‘...is not...so much a passive acceptance of the inevitable, as an active unrelenting endeavour even in spite of difficulty and trial’
even though we might like to think of the concept as being one of almost serene resignation to the problem or difficulty being encountered until it disappears from an experience to be replaced by a more pleasant situation. This is far from the content of the word, however, for it doesn’t sit back and let it happen but is active within the trial and achieves a positive response to what’s being encountered.
Although a lengthy quote, Barclay is worth reading at this point. He writes that the word
‘...has one very interesting use - it is used of the ability of a plant to live under hard and unfavourable circumstances...It is not the patience which can sit down and bow its head and let things descend upon it and passively endure until the storm is past. It is the spirit which can bear all things, not simply with resignation, but with blazing hope; it is not the spirit which sits statically enduring in the one place, but the spirit which bears things because it knows that these things are leading to a goal of glory; it is not the patience which grimly waits for the end, but the patience which radiantly hopes for the dawn...It is the quality which keeps a man on his feet with his face to the wind. It is the virtue which can transmute the hardest trial into glory because beyond the pain it sees the goal’
A believer who endures tribulation, then, is not one who survives an experience but one who comes out the other side stronger and who overcomes in it that which stands against Christ and His Kingdom.
Logically, therefore, power needs to be seen to be the basis of the trait as Paul notes when he records his prayer for the Colossian fellowship (Col 1:11) as there needs to be an empowering in the believer’s life for them to actively move through difficult situations for the better.
When the word is used directed towards God, it can mean to wait on Him until a reply is received or a direction given but, even here, we shouldn’t necessarily think that a passive resignation is being taught. Even when a believer waits, there’s still the need for an active life which sees through the difficulty until the answer comes.
Similarly to the previous word considered above and translated ‘endurance’ by the RSV, Colwright sees ‘patience’ as a conclusion of the outworking of faith, hope and love but, this time (my italics)
‘...to an apparently impossible person’
The special characteristic of the Greek word (Strongs Greek number 3115) in being employed to relate to people is quite correct but, once again, we must note that Paul and Timothy envisage patience as being a product of the empowering of the individual by the power of God and not as a product of the trinity of attitudes listed in I Cor 13:13. Even though Paul will list ‘patience’ as one of the fruit of the Spirit in Gal 5:22, he sees it here as the result of the imposition of God’s power into a believer’s life.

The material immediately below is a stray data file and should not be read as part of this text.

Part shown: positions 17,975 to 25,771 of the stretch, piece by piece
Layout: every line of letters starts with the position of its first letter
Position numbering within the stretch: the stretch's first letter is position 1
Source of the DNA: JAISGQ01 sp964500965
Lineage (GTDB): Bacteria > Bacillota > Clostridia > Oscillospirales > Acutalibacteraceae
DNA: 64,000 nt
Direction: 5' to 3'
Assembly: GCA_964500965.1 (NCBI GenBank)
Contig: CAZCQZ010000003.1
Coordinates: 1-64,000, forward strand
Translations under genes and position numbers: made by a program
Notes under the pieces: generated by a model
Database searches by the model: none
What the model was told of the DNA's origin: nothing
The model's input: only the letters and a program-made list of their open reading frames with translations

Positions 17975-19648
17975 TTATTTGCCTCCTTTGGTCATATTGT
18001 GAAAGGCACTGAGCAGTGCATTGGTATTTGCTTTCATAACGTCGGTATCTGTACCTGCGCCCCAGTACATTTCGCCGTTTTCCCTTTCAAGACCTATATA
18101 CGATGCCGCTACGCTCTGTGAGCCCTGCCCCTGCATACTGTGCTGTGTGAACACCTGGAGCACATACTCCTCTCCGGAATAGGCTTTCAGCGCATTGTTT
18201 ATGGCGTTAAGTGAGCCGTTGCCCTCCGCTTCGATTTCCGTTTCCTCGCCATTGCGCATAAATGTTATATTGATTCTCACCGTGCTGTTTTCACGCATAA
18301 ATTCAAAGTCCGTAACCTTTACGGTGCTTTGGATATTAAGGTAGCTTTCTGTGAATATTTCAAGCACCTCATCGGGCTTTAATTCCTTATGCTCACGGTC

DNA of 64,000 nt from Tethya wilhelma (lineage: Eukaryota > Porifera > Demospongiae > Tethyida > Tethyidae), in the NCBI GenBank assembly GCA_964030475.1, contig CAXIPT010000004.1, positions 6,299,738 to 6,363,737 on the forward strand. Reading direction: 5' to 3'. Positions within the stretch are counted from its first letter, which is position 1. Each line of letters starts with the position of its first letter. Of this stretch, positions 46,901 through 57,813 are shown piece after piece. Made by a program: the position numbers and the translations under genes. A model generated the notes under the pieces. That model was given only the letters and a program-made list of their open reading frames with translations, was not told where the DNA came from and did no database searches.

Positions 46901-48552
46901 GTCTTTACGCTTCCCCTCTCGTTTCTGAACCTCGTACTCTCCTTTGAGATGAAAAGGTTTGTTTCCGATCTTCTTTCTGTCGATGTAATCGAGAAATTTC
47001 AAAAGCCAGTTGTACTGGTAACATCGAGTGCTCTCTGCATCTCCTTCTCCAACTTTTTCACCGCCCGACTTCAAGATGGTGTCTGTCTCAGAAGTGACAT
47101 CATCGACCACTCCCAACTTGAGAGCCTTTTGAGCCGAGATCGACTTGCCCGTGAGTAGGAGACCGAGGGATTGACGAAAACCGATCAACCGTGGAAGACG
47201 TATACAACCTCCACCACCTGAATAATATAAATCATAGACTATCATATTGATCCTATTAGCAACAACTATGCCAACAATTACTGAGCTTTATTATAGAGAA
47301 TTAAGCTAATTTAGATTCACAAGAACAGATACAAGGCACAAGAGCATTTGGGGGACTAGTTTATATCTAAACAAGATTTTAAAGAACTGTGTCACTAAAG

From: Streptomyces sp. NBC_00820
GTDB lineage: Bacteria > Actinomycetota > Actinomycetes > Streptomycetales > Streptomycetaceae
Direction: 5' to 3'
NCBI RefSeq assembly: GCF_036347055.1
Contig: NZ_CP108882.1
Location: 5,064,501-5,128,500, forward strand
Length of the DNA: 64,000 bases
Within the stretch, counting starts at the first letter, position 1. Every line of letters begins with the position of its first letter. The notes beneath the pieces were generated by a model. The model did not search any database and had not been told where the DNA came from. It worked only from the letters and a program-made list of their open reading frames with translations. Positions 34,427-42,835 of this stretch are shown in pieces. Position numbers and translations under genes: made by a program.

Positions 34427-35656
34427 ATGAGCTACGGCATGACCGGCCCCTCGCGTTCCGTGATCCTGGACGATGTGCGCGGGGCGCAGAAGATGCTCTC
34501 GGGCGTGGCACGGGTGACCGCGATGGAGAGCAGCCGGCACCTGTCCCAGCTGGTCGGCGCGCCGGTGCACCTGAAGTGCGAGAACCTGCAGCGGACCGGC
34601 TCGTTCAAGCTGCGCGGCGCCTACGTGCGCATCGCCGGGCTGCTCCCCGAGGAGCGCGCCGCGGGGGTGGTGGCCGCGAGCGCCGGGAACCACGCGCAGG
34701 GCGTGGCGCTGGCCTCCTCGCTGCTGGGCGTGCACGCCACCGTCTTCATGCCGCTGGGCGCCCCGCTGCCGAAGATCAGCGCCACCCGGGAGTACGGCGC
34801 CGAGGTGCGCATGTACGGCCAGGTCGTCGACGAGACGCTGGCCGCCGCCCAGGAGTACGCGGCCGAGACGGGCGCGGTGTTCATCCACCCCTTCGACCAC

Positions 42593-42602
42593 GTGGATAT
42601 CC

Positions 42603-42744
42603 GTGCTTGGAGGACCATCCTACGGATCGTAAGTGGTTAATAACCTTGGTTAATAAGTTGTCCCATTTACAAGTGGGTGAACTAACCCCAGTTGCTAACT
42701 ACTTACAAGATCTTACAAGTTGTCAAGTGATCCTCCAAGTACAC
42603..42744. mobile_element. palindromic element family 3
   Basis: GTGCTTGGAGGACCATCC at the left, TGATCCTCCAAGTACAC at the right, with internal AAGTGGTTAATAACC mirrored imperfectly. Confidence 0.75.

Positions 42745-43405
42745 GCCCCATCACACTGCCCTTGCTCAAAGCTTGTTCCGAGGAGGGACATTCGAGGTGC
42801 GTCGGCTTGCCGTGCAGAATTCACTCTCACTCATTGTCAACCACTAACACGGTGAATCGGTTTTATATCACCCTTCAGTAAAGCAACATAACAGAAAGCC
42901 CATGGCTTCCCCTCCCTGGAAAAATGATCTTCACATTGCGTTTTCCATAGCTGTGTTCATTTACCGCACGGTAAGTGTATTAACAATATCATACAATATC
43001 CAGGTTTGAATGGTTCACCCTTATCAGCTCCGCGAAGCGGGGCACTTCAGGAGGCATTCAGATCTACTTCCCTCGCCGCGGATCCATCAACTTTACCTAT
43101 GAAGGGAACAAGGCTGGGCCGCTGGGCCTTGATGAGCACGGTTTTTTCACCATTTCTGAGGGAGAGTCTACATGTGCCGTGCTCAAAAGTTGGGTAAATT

Of fourteen occurrences of the word in the text of the AV, four clearly direct patience towards someone rather than a trial or time of tribulation (Rom 2:4, 9:22, I Tim 1:16, I Pet 3:20) while other words in the group can also be used in this manner (for example, Mtw 18:26) and, therefore, in the NT application, the word can be shown to be specially used with its object as men and women. Vines is possibly best followed here, therefore, when he explains the word as being
‘...that quality of self-restraint in the face of provocation which does not hastily retaliate or promptly punish’
Both ‘endurance’ and ‘patience’ seem to be two aspects of the one attitude and response, therefore. The former is more especially that reaction towards impersonal trials and tribulations that causes the believer not just to survive the situation but to bring about God’s will and purpose in it, while the latter is more an attitude of the heart directed at people when similar situations arise though, more especially, in every facet of life when people are encountered who begin to grate on the believer’s peace.
Colcar observes that
‘Whereas the natural instinct is to retaliate, whether by bitter word or by act of revenge, the christian is to aim rather at that quiet spirit which was exemplified by Him who in the moment of extreme provocation prayed “Father, forgive them; for they know not what they do”’
while Barclay (as Colbrien) mirrors the characteristic of the believer by describing it as a ‘great obligation’ that
‘...he must be as patient with his fellow men as God has been with him’
We’ve seen above how both ‘endurance’ and ‘patience’ seem to carry with them the idea of tribulation and testing - one from situations and the other from people.
According to the modern usage of the English words, both RSV and NIV should be followed in Col 1:11 for the AV translation is reversed. Care should also be taken by the individual when using the AV to study these two words as both are frequently translated ‘patience’ which obscures the possible difference in application.
Joy is a defining characteristic of both endurance and patience, the former an attitude directed at troubling situations while the latter is more especially employed towards troubling people (see above). In each of these ‘conflicts’, joy is what Paul and Timothy pray will accompany the believer as they experience God’s power bringing them through them.
To try and understand the concept of ‘joy’ as it relates to the christian experience is difficult - if not impossible. The translators of the AV used the word as an equivalent for at least six different words when it was probably not the best one to opt for and, in our present day society, ‘joy’ is normally associated with an exuberant show of ecstasy which has very little to do with the main Greek word employed in the NT which is also used here in Col 1:11.